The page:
If you really want setting details, you have a back catalogue of several hundred products available that will tell you who the High Lord of Wherever is and why he’s in conflict with the local Whatever Guild. The fact of the matter is that most people who now buying D&D material now aren’t obsessed with up to date lore, and just want to play a fun night session. In my experience anyway.
While it's true that a lot of the lore is available online, it's useful to have it in a book along with updated stats and rules. I can go through all my old Ravenloft stuff--and I have, in order to make CoS actually interesting to me--but then I have to convert monsters, spells, magic items, etc. Fortunately, I actually really like converting things from one edition/system to another, but a lot of people don't.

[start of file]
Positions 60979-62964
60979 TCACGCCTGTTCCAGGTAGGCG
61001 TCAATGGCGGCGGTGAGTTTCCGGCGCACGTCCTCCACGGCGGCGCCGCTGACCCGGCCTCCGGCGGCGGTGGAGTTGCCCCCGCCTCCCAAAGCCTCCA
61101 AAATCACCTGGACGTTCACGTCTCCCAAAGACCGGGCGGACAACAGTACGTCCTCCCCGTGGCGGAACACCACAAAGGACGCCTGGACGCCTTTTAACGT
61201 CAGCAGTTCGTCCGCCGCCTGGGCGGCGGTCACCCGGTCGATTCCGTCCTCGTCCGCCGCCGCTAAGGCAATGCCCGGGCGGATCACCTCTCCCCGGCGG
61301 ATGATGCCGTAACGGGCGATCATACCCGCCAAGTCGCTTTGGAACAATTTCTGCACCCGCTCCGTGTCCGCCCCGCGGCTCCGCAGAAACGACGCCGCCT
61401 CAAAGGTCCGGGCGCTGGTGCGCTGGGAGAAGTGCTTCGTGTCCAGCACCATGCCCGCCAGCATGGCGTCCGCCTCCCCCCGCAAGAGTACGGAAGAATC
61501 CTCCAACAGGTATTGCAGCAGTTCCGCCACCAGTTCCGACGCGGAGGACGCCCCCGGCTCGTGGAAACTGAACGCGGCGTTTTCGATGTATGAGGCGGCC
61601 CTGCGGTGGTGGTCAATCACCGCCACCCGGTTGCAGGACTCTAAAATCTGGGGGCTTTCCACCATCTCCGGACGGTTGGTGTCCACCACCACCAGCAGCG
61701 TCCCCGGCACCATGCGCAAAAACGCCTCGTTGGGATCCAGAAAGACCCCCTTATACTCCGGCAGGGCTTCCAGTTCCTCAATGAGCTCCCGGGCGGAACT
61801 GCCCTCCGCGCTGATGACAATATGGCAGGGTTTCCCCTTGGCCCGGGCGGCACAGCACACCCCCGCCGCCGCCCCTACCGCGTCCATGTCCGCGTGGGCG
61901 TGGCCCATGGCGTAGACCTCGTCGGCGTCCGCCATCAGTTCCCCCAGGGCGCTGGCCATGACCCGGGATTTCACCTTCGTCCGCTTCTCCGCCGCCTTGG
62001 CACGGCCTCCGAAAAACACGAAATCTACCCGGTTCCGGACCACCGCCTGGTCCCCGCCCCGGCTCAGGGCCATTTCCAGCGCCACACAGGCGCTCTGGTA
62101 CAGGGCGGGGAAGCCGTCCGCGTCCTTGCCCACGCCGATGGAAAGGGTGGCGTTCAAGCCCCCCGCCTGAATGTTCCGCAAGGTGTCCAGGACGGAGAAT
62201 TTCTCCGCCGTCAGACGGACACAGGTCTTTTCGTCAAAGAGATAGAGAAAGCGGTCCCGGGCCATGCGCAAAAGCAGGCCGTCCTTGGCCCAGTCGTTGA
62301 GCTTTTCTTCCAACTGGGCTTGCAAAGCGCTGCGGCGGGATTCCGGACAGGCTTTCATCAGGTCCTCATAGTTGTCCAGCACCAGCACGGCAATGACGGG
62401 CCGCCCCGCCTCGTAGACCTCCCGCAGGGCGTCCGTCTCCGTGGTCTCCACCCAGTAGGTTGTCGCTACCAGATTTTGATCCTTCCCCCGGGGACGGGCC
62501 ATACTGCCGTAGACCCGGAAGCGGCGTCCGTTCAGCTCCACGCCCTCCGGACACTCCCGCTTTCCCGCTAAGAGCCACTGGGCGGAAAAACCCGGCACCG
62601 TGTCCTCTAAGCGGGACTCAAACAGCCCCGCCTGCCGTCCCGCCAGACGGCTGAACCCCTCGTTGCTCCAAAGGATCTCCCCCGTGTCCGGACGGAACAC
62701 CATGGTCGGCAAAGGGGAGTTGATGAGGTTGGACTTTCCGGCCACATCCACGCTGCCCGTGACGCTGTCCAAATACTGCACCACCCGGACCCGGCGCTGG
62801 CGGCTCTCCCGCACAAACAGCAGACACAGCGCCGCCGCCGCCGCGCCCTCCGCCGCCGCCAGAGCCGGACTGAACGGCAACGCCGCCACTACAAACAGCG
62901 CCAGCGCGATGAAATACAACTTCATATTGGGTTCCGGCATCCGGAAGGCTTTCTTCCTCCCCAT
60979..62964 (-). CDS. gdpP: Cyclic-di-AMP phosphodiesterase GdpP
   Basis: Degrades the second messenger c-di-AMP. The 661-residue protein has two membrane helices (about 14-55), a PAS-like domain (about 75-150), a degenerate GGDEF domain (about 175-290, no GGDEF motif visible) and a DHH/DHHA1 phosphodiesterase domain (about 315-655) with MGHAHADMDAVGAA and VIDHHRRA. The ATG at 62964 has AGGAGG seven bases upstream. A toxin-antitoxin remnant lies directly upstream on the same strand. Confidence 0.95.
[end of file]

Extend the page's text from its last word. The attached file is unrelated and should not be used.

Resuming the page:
And your experience isn't my experience. Even the youngest, newest player in our group, who started with 5e, has become obsessed with the lore for the Realms (even if he doesn't follow it exactly). You can't always get the books, and while many of them are available as pdfs, they're still expensive. And not everyone wants to pirate things. Online setting wikis are available, yes, but the settings have been living things. If I wanted to play an RL game that took place pre-Grand Conjunction, I know that I'd have a heck of a time sorting out the timeline of events using online resources, as opposed to just saying "OK, lore from this boxed set only."

Also, a lot of us are inspired by writing styles or artwork in the book that almost never show up in wikis and other online lore sources.